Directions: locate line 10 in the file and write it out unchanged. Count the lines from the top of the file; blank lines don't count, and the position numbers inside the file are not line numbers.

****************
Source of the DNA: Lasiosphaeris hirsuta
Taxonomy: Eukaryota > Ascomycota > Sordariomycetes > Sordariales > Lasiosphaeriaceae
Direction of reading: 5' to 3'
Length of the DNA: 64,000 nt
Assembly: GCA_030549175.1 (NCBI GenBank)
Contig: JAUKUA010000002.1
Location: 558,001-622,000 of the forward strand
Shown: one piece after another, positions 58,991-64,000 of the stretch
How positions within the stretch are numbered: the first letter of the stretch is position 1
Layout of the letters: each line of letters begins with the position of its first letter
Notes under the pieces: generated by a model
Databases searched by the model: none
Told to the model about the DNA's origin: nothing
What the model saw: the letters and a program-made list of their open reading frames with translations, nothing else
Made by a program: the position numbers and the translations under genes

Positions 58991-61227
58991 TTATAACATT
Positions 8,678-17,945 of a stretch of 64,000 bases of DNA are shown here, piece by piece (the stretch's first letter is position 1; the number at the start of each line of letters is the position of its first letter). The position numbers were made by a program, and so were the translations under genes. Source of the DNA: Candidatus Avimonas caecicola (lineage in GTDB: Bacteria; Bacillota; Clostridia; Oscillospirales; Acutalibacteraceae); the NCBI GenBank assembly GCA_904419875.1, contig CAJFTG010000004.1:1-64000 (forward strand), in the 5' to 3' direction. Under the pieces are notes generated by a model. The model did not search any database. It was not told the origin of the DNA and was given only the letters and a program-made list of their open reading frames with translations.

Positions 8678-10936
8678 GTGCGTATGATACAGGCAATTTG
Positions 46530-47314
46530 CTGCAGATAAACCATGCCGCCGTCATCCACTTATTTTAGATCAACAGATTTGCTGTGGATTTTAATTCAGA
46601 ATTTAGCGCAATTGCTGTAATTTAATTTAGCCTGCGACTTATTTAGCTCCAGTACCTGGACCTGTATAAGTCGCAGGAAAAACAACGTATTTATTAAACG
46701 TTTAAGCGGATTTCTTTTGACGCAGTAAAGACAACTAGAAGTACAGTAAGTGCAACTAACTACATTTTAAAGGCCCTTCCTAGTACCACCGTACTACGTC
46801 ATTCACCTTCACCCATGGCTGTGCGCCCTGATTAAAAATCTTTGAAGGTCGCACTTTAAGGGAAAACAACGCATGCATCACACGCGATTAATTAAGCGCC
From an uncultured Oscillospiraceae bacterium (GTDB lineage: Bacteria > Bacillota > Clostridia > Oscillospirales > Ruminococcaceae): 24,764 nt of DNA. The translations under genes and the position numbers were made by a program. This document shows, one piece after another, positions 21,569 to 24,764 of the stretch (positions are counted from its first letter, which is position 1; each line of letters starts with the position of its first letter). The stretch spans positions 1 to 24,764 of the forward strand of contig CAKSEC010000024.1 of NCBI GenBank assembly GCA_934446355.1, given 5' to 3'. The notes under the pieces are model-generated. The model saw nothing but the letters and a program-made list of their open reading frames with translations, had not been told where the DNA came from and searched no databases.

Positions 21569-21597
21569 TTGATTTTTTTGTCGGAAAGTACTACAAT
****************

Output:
Layout of the letters: each line of letters begins with the position of its first letter